Steamlined and efficient artificial-intelligence assisted underwater video analysis
The Scottish Government seeks to develop demonstrably sustainable aquaculture which places enhanced emphasis on environmental protection […and] to reform and streamline regulatory processes so that development is more responsive, transparent and efficient. Our ‘SEA-AI’ research will enable the collection of high-quality seabed-imagery and its rapid, cost-effective analysis that will facilitate consistent and transparent decision-making to the benefit of the entire Scottish aquaculture sector and beyond. SEA-AI has the direct involvement of both industry and regulators.
Recent innovations in artificial intelligence (particularly convolutional neural nets, CNNs), have revolutionised image analysis.
Our challenge is to develop protocols and algorithms enabling cost-effective, accurate, rapid, and consistent seabed-image collection and analysis that will facilitate timely, transparent decision-making.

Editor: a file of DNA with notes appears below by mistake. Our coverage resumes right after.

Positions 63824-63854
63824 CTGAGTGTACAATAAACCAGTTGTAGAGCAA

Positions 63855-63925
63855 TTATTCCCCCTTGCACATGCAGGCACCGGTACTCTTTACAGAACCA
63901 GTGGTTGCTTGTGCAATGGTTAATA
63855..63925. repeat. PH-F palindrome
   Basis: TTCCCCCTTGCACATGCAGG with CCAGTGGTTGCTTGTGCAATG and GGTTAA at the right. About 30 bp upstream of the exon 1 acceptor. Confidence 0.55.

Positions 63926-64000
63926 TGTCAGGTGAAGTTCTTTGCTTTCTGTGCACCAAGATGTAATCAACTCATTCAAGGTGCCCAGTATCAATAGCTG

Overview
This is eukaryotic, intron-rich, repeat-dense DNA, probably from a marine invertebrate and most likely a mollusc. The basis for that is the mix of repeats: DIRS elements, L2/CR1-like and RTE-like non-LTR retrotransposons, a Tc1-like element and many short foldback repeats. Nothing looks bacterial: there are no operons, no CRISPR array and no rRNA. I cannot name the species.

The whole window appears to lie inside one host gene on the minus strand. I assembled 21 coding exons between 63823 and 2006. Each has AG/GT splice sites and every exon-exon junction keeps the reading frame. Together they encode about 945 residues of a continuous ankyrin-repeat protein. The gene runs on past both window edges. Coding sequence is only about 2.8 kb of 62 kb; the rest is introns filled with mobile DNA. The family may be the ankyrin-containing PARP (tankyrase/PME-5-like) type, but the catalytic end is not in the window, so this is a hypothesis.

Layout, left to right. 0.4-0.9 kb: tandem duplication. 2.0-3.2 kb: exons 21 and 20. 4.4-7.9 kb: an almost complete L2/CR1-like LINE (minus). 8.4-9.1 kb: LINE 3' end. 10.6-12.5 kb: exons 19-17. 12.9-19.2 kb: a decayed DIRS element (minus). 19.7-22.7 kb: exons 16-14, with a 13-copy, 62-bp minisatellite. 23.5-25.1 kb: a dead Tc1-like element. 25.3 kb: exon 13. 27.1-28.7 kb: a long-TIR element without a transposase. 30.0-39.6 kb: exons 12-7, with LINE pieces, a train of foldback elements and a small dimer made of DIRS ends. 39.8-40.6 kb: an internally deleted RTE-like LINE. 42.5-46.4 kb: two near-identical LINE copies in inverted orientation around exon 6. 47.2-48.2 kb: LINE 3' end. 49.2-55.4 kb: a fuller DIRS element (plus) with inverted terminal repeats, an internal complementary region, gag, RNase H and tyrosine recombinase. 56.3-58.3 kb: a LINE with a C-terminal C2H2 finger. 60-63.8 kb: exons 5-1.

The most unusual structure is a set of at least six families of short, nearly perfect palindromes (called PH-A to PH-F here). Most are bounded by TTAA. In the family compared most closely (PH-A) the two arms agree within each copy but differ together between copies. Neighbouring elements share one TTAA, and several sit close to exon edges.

We will meet our challenge by developing standardised procedures for:
1. Image (data) capture ensuring that the imagery is of sufficient quality for CNN-assisted assessment
2. Video quality checking and the generation of corrected geo-referenced orthomosaics
3. The use of CNN machines to assist human experts in the identification of PMFs (both biotopes and key taxa). For example, here we are using a machine to identify the Northern Sea Fan in some challenging drop-camera footage: https://www.youtube.com/watch?v=aHDmTvjd3aw
Working with our partners, SEPA, Nature Scot and Scottish Sea Farms, we will embed these new approaches into the sector via SEPA/Nature Scot published guidance documentation and will make available the trained CNN to any user. By demonstrating the potential of CNNs, we will deliver a transformation in the demonstrably sustainable development of the global aquaculture sector including that based in Scotland.
During SEA-AI we will deliver image quality assessment algorithms (A), and generate geo-referenced ortho-mosaics (B, survey track and detail from track illustrated).
At SAMS we are continuing to develop AI machines to distinguish taxa: from raw images (left) we develop machines by training them on 20 – 100 annotated images (centre). The taught-machine is then assessed against the classification (shown as 3 separate colours in this model) it makes on images it has not previously ‘seen’ (right).
Role of SAMS on project
Developing deep-learning neural nets (artificial intelligence) to assist in underwater video characterisation